The FBI paid tribute to civil rights icon Dr. Martin Luther King Jr. on Monday to commemorate the federal holiday honoring the assassinated leader’s birthday.
“Dr. Martin Luther King Jr. once said, ‘Life’s most persistent and urgent question is, “What are you doing for others?”’” the bureau wrote in a Twitter post. “This [MLK Day], and every day, the #FBI remains dedicated to service and committed to protecting our communities.”
Except the agency wasn’t dedicated to protecting MLK. In fact, the peaceful pioneer of 20th-century civil rights was targeted by the law enforcement agency as a domestic enemy. The FBI once told King in a letter to kill himself.
King, the FBI wrote in a memo highlighted by a new documentary out last fall, was “the most dangerous Negro in America,” and warranted the “use [of] every resource at our disposal to destroy him” after King’s 1963 “I Have a Dream” speech.
Two months later, then-Attorney General Robert Kennedy authorized wiretaps of MLK’s Atlanta residence and Southern Christian Leadership Conference (SCLC) offices under the pretense of investigating ties to communism. In what’s become typical of agency probes, however, the bureau went on to expand its surveillance operation by tapping hotel rooms King visited. Collecting blackmail information on King’s extramarital affairs, the goal was to ruin his reputation and stifle the movement.
As King’s rise continued to bring change to a segregated country, criticism of the FBI came with it. The SCLC president condemned the law enforcement agency for its apathy toward civil rights abuses, angering the bureau’s leaders who were eager to bring him down.
After then-FBI Director J. Edgar Hoover called King the “most notorious liar in the country,” during a 1964 press conference over King’s criticism, the agency sent a letter to King with tape recordings of the civil rights leader’s promiscuity in a D.C. hotel. The letter said that with a 34-day deadline “before your filthy, abnormal fraudulent self is bared to the nation,” King ought to kill himself to save from embarrassment.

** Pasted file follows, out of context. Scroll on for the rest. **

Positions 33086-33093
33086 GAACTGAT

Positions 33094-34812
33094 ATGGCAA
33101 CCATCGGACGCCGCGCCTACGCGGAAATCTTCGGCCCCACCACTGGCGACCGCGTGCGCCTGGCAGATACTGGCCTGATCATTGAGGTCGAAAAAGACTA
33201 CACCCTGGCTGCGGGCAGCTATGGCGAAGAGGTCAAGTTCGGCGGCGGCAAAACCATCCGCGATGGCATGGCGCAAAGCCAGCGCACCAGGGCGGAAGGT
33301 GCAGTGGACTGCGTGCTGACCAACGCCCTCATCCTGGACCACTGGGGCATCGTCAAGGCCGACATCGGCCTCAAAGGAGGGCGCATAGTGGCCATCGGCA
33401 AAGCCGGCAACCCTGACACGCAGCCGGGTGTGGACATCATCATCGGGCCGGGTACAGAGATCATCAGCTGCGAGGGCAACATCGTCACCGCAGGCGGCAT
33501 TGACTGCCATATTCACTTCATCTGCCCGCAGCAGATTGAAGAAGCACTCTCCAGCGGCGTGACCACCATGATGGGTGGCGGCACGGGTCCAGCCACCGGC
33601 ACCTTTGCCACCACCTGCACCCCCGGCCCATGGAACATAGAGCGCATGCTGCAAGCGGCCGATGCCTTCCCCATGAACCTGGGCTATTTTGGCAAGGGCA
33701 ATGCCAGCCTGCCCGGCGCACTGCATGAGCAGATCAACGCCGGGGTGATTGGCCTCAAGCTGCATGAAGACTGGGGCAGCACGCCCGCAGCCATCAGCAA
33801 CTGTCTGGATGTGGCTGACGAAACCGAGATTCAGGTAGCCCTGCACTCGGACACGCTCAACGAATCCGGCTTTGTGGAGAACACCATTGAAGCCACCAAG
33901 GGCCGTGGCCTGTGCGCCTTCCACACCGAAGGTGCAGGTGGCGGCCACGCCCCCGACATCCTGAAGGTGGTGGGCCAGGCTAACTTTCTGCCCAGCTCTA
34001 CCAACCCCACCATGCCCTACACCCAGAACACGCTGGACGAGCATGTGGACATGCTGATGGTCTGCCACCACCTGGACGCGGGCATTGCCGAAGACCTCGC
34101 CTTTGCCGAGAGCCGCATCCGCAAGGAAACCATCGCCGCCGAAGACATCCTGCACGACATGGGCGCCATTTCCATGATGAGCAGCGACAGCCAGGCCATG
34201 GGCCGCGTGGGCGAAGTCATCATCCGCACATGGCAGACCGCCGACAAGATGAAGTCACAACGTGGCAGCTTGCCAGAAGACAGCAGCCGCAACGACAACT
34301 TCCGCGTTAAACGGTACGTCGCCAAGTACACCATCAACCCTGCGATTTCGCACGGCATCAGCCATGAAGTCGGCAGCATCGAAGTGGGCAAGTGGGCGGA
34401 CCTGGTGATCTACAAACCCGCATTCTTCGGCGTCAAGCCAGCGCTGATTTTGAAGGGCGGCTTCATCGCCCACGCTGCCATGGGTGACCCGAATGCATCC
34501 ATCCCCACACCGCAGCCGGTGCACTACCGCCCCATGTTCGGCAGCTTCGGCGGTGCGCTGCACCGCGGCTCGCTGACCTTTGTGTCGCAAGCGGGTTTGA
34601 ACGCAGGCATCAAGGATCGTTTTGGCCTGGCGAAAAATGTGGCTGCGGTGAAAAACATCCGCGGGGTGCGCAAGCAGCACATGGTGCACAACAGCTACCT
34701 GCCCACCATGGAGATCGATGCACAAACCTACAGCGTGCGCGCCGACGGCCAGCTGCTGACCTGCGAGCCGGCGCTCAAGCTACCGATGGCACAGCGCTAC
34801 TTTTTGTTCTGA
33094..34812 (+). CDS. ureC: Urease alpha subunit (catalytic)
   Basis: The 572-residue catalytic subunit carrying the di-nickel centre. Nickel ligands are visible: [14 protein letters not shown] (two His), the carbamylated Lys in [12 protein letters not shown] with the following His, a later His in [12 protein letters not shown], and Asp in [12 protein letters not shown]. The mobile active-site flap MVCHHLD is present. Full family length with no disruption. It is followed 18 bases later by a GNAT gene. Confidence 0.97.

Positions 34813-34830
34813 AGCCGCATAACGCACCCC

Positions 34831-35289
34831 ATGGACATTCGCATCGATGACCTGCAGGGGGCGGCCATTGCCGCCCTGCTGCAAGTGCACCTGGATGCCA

The FBI investigated King up until his assassination in 1968, with the “suicide letter” not coming to light until nearly 10 years later when it was revealed by the Senate Church Committee. When brought to light from former FBI domestic intelligence chief William Sullivan’s files, Sullivan evaded responsibility and blamed Hoover.
When the agency was sued for its King surveillance saga in 1977, a federal judge blocked records requests and ordered that relevant documents be sent to the National Archives where they remain under seal until 2027.
The story of the FBI being weaponized to routinely investigate political opponents with virtually no accountability is continuing to replay itself decades later.
After agency operatives orchestrated a years-long witch hunt to undermine former President Donald Trump as a puppet of Russia, the FBI is now being used to target political dissidents to the Biden regime.
On Tuesday, FBI officials revealed to Senate lawmakers that the bureau is creating a new “Domestic Terror Unit,” inspired by the riot at the Capitol on Jan. 6 last year. The same officials in the same hearing repeatedly refused to disclose how many agency informants were involved in the violence hysterically branded by Democrats as an “insurrection.” Agency officials also refused to offer details on its military-style raids conducted on Jan. 6 defendants.
Meanwhile, officials have colluded with the House Democrats’ Select Committee on Jan. 6 to bar genuine oversight of the executive agency or probe security failures amid the Capitol unrest.